Connecting Animal Behaviors With Human Societies

Spiritual Necessity

Throughout history, wild animals have played important roles in connecting natural animal behaviors with the diverse experiences and habits of human societies. Early societies were intertwined with nature out of spiritual necessity. Meaningful interpretations were needed to help make sense of human existence. Animals became the most practical means of symbolic expression, since they often mimicked characteristics of human nature. The wild boar, scientifically known as Sus scrofa, is one example of a culturally symbolic wild animal.

The wild boar is observed in a diverse array of cultures and societies who seemingly have little to nothing in common. This website supports the claim that the wild boar has cultural significance in advanced and tribal societies throughout history. The following stories and legends transcend the basic interpretations of the boar as a strong and warrior-spirited wild animal. Wild boars are observed within traditional mythological and non-fictitious tales of heroism, bravery, guidance, warfare, fertility, and wisdom.

The historical significance and social symbolism of the wild boar will be observed within Egyptian, Persian, Chinese, Japanese, Hindu, Native American, Christian, Celtic, Norse, Scottish, English, Norse, Belgian, Serbian, German, Swiss, Roman, and Greek culture.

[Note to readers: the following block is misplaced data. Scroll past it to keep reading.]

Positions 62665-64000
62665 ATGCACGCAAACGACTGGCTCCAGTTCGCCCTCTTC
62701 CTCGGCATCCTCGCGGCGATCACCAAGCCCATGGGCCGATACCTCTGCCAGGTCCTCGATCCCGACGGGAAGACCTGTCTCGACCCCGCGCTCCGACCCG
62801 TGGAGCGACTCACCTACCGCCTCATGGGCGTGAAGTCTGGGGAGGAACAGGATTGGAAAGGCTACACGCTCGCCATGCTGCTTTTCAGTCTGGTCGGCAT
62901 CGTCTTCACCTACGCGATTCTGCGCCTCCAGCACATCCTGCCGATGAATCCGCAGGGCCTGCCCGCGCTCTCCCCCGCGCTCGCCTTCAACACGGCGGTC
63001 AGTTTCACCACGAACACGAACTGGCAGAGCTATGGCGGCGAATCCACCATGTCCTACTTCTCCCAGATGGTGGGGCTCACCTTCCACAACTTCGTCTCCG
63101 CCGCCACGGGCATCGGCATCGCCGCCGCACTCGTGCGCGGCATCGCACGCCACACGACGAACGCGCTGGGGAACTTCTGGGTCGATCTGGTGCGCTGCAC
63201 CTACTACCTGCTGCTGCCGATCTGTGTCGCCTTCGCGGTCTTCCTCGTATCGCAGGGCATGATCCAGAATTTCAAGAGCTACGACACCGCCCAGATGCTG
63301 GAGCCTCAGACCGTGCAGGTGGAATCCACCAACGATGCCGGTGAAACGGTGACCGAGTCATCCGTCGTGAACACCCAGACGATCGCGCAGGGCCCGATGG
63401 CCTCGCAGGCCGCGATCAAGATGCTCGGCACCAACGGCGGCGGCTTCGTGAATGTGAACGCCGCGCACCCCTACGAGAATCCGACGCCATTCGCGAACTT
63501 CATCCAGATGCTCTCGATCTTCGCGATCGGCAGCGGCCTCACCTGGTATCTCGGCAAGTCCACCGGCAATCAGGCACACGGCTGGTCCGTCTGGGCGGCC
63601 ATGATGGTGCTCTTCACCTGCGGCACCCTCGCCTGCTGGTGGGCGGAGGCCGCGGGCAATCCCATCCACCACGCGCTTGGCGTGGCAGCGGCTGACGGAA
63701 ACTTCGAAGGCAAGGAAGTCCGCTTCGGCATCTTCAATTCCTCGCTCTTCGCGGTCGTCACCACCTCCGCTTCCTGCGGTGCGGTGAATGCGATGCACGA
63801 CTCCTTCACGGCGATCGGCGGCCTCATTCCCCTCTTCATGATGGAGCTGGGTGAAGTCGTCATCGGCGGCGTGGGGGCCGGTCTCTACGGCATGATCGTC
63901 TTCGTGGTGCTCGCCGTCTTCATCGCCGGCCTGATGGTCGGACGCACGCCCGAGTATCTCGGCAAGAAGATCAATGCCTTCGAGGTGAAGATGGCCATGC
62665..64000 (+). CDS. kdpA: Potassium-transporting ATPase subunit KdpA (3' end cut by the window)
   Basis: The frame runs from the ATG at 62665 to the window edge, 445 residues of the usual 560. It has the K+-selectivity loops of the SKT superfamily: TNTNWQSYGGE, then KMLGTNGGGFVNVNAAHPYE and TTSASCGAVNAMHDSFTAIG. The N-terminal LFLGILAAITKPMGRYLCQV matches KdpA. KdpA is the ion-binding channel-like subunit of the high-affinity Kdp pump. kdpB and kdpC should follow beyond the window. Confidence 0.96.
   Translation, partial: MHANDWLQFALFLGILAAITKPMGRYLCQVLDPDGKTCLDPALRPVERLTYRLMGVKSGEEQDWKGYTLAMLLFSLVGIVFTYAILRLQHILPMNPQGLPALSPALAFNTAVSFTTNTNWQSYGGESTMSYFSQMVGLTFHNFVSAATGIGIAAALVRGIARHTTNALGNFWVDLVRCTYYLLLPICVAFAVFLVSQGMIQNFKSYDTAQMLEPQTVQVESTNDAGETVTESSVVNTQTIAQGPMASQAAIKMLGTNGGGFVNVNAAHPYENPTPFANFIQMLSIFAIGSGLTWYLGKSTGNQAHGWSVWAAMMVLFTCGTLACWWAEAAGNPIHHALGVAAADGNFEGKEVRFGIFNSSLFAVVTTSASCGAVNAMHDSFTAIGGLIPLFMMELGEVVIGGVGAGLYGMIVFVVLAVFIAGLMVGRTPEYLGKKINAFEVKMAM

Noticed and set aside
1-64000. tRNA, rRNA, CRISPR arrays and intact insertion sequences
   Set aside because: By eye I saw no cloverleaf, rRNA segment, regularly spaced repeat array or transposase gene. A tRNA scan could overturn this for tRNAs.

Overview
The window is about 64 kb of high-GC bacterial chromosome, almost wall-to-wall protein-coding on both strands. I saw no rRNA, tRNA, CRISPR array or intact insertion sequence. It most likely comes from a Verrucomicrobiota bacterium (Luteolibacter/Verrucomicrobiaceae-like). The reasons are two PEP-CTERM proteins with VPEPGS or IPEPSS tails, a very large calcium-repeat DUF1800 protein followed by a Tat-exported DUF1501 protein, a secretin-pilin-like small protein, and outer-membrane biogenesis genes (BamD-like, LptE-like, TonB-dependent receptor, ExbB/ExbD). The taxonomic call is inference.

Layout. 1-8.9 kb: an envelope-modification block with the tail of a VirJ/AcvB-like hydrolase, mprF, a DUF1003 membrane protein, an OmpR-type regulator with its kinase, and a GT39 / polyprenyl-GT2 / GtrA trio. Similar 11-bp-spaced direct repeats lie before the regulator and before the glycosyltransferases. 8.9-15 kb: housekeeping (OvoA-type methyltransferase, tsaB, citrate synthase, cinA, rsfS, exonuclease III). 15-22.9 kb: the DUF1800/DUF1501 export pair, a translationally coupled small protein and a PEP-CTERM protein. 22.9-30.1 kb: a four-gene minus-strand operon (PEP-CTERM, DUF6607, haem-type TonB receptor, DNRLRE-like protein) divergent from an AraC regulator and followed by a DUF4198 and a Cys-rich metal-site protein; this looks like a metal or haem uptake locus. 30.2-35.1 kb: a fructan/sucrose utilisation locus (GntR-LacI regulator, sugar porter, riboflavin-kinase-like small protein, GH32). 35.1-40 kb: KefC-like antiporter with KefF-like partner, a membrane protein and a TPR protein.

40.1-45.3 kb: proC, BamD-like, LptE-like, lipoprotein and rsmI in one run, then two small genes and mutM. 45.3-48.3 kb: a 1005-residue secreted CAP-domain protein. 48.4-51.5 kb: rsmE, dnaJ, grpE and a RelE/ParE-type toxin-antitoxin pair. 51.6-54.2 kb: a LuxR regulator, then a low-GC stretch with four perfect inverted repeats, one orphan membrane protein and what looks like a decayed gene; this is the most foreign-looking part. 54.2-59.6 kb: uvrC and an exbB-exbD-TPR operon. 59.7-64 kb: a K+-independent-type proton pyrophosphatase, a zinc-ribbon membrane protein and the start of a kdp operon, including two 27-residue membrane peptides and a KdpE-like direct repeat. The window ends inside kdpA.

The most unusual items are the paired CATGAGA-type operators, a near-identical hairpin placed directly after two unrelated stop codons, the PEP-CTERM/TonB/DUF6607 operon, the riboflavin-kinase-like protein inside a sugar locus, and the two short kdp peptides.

Sus Scrofa Overview

Traditionally, the word "boar" is a reference to male swine and cavies. The wild boar is a species within the fauna family, suidae. The fauna family is comprised of 16 classifications of pigs and hogs 1. Of all the fauna family members, Sus scrofa occupies the largest land range. Historically, wild boars largely occupied territories in Europe, Asia, North Africa, Malay Archipelago, British Isles, Corsica, Sardinia, Japan, and smaller islands in the East Indies 2. In a recent study, the mitochondrial DNA of 686 wild and domesticated Sus scrofa specimens were observed. This study concludes that wild boars originated in Southeast Asia, and then dispersed throughout Eurasia 3.

European colonialism created the expansion of domesticated Sus scrofa, more commonly known as the domesticated pig, into the Western Hemisphere. Beyond dietary differences, current scientific studies are unable to clearly distinguish the domesticated pig from its Sus scrofa ancestors 4. The following research will reveal that wild boars possess "many animal virtues that are powerful and valuable and which any person would be wise to emulate or divine. One who has the power of the wild boar will see enhanced courage, fearlessness, and nobility; an increased ability to strategize and plan action aimed at obtaining success. Prosperity, re-birth and chivalry are also all part of this noble totem’s magic" 5.


  • 1 - Stefko, Jill. "Wild Boar and Sow Symbolism: Symbolic of Courage, Leadership, Abundance, Nourishment." Suite 101, 27 Dec 2007. <link>
  • 2 - Dewey, Tanya. "Sus Scrofa: Wild Boar." University of Michigan: Museum of Zoology, n.d. <link>
  • 3 - Alabrella, Umberto, et al. "Worldwide Phylogeography of Wild Boar Reveals Multiple Centers of Pig Domestication." Science Magazine. 307.5715 (2005). <link>
  • 4 - Hu, YaoWu, et al. "Preliminary attempt to distinguish the domesticated pigs from wild boars by the methods of carbon and nitrogen stable isotope analysis". Science in China Series D: Earth Sciences. 51.1 (2009). <link>
  • 5 - Karbani, Zahir. "The Wild Boar Totem". Ancient Keris, 16 June 2006. <link>